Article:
In this case, consumer confidence is likely to decrease. The household sector is thus inclined to spend less freely, especially reducing expenditures on durable goods, such as cars, houses, furniture, and appliances. Rather than spending as much, they save a little more... just in case! The result of this decrease in consumer confidence is a decrease in consumption expenditures and subsequently a decrease aggregate demand.

To see how a decline in consumer confidence affects the aggregate demand curve, click the [Less Confident] button. The decrease in consumer confidence triggers a decrease in aggregate demand, which is a leftward shift of the aggregate demand curve.

What Does It Mean?

The importance of the consumer confidence as an aggregate demand determinant is fundamental to the business cycle. Household consumption expenditures are the largest of the four expenditure categories, comprising about two-thirds of aggregate expenditures on real production. While consumption is relatively stable compared to the extremely volatile investment, even small changes in this large expenditure category can trigger business-cycle instability. And small changes in consumption can result from changes in consumer confidence.

In fact, even though the household sector is composed of almost 300 million distinct individuals, each with their own likes and dislikes, their own hopes and dreams, they tend to respond to business-cycle conditions in a surprisingly uniform manner. During a recovery, people are optimistic that the worst is over and consumer confidence rises. This confidence helps propel the economy into a prosperous expansion.

However, after an expansion has been in place for several years, people eventually become nervous, wondering when the next contraction will begin. Such anxiety generates a decline in consumer confidence that is reinforced by ANY bad news. Of course, the decline in consumer confidence frequently plays in key role in the actual of the ensuing contraction.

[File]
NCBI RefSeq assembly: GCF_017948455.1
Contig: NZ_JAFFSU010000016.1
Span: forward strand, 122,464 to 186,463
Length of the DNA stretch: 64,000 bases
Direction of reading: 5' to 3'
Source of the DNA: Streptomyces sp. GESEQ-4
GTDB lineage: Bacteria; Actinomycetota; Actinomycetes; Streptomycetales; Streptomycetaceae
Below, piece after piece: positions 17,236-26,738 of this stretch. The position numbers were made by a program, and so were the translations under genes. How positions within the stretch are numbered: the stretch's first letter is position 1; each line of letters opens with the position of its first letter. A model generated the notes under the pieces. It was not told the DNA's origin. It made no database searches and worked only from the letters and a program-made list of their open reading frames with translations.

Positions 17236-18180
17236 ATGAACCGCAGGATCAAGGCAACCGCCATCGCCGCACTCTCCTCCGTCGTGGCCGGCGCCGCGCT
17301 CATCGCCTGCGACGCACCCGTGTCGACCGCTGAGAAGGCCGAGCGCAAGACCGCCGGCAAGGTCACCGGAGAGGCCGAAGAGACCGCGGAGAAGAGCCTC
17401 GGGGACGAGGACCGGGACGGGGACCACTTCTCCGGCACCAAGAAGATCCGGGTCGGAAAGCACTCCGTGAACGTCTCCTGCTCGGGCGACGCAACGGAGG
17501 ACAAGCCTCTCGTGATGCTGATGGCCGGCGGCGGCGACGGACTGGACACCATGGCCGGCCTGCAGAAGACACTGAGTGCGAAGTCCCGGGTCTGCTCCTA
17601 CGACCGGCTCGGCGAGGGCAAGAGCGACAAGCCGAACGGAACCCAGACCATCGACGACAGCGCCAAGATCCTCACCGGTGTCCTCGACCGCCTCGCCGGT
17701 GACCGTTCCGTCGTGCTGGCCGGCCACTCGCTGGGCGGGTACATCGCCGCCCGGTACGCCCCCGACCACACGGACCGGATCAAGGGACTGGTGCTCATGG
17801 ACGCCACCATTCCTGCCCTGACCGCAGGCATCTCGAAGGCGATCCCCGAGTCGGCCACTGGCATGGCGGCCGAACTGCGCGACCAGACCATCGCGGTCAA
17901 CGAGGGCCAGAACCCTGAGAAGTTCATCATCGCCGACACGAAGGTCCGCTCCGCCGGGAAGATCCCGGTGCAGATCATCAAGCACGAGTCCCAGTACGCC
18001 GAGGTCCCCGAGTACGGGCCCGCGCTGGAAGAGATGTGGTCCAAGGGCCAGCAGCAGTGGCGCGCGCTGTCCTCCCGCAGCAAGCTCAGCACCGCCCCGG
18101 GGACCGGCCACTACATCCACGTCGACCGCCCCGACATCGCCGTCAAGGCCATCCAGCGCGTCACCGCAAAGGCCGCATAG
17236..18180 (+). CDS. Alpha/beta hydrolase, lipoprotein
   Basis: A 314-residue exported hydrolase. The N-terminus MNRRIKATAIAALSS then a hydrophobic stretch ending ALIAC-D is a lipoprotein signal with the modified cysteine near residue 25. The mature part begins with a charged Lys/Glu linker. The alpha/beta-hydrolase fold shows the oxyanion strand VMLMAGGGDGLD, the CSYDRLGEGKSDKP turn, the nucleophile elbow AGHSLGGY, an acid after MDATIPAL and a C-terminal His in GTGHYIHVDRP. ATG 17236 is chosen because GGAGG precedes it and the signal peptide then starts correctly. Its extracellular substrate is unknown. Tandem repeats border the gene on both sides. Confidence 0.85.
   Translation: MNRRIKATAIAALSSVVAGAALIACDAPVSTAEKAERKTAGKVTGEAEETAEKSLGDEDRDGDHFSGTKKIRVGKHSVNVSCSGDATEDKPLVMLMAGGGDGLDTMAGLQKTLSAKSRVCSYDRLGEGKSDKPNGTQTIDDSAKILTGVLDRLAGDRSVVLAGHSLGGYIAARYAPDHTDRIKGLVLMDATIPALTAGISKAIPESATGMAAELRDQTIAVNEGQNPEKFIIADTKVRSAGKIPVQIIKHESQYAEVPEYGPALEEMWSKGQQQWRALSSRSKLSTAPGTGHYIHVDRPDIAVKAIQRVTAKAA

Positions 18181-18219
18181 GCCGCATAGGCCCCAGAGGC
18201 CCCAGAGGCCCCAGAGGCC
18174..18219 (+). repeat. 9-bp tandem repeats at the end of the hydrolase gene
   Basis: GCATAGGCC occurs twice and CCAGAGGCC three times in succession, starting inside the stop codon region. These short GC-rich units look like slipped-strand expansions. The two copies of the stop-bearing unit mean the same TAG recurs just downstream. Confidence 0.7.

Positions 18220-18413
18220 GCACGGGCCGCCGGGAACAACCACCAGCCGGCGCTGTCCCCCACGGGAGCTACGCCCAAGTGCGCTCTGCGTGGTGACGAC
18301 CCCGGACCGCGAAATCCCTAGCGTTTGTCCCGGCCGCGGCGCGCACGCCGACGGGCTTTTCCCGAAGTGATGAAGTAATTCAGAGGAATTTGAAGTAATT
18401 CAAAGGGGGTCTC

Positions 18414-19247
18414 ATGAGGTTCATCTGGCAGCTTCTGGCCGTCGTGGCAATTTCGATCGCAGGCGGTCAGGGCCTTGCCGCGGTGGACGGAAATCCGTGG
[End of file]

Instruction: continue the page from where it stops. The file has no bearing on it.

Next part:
Then during a contraction, consumer confidence is low and falling. People perceive only the bad news, doubting that life will every improve. Such low and falling consumer confidence then prolongs the contraction.

<= CONSUMER ADVISORY COUNCILCONSUMER CONFIDENCE, AGGREGATE EXPENDITURES DETERMINANT =>


Recommended Citation:

CONSUMER CONFIDENCE, AGGREGATE DEMAND DETERMINANT, AmosWEB Encyclonomic WEB*pedia, http://www.AmosWEB.com, AmosWEB LLC, 2000-2018. [Accessed: December 19, 2018].


Check Out These Related Terms...

     | aggregate demand determinants | interest rates, aggregate demand determinant | federal deficit, aggregate demand determinant | inflationary expectations, aggregate demand determinant | money supply, aggregate demand determinant | exchange rates, aggregate demand determinant | physical wealth, aggregate demand determinant | financial wealth, aggregate demand determinant | change in aggregate demand | change in aggregate expenditures | aggregate demand shifts | slope, aggregate demand curve | aggregate supply determinants |


Or For A Little Background...

     | aggregate demand | aggregate expenditures | aggregate demand and market demand | determinants | gross domestic product | consumption expenditures | investment expenditures | government purchases | net exports | price level | real production | GDP price deflator | real gross domestic product |


And For Further Study...

     | AS-AD analysis | aggregate market | business cycles | circular flow | Keynesian economics | monetary economics | aggregate market shocks | Consumer Confidence Index | Index of Consumer Sentiment | buyers' preferences, demand determinant |


Search Again?

Back to the WEB*pedia


APLS

BEIGE MUNDORTLE
[What's This?]

Today, you are likely to spend a great deal of time browsing about a thrift store hoping to buy either a remote controlled ceiling fan or a how-to book on home decorating. Be on the lookout for jovial bank tellers.
Your Complete Scope

This isn't me! What am I?

A half gallon milk jug holds about $50 in pennies.
"How wonderful it is that nobody need wait a single moment before starting to improve the world. "

-- Anne Frank, diarist

CPI
Consumer Price Index
A PEDestrian's Guide
Xtra Credit
Tell us what you think about AmosWEB. Like what you see? Have suggestions for improvements? Let us know. Click the User Feedback link.

User Feedback



| AmosWEB | WEB*pedia | GLOSS*arama | ECON*world | CLASS*portal | QUIZ*tastic | PED Guide | Xtra Credit | eTutor | A*PLS |
| About Us | Terms of Use | Privacy Statement |

Thanks for visiting AmosWEB
Copyright ©2000-2018 AmosWEB*LLC
Send comments or questions to: WebMaster